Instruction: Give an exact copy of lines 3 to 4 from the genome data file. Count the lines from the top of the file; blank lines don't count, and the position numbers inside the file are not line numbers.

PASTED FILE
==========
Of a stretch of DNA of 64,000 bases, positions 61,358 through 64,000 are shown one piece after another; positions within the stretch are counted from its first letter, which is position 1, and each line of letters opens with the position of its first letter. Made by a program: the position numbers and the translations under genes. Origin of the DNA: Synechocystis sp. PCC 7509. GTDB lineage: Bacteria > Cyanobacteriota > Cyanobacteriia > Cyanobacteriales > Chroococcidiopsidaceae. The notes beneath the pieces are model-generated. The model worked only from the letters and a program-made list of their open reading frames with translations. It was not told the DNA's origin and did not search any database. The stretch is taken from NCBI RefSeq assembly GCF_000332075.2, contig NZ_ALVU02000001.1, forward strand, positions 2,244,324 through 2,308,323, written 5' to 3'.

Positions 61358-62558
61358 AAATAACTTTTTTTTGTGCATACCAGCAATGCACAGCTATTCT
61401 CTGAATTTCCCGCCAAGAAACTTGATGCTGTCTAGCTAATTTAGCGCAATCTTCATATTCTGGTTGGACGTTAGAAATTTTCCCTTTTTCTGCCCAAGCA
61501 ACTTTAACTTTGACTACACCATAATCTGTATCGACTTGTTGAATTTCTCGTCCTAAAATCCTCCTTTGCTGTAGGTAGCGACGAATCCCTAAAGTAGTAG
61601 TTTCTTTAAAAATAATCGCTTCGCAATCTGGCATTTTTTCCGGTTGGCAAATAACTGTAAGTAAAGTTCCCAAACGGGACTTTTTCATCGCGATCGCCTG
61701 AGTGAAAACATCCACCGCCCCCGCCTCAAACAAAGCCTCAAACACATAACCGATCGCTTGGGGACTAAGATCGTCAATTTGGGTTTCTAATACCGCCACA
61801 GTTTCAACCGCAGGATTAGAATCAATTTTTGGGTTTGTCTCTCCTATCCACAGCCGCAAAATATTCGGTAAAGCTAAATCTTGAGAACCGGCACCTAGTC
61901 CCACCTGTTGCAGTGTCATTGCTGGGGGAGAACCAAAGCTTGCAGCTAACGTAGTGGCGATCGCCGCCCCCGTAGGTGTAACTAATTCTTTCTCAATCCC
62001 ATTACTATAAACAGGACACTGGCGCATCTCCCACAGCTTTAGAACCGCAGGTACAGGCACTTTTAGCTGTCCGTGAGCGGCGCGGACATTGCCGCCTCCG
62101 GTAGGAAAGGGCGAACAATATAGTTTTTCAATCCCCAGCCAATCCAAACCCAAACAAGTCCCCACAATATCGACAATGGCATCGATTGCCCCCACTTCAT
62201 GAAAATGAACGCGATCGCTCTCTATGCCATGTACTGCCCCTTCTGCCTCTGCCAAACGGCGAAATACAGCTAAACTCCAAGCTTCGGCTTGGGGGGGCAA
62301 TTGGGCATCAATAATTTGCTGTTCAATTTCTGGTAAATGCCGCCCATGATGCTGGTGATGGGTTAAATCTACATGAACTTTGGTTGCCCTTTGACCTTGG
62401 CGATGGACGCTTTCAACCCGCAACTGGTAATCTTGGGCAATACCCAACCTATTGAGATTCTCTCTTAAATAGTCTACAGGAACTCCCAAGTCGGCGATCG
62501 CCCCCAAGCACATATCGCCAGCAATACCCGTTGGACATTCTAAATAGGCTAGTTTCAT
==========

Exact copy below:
61358 AAATAACTTTTTTTTGTGCATACCAGCAATGCACAGCTATTCT
61401 CTGAATTTCCCGCCAAGAAACTTGATGCTGTCTAGCTAATTTAGCGCAATCTTCATATTCTGGTTGGACGTTAGAAATTTTCCCTTTTTCTGCCCAAGCA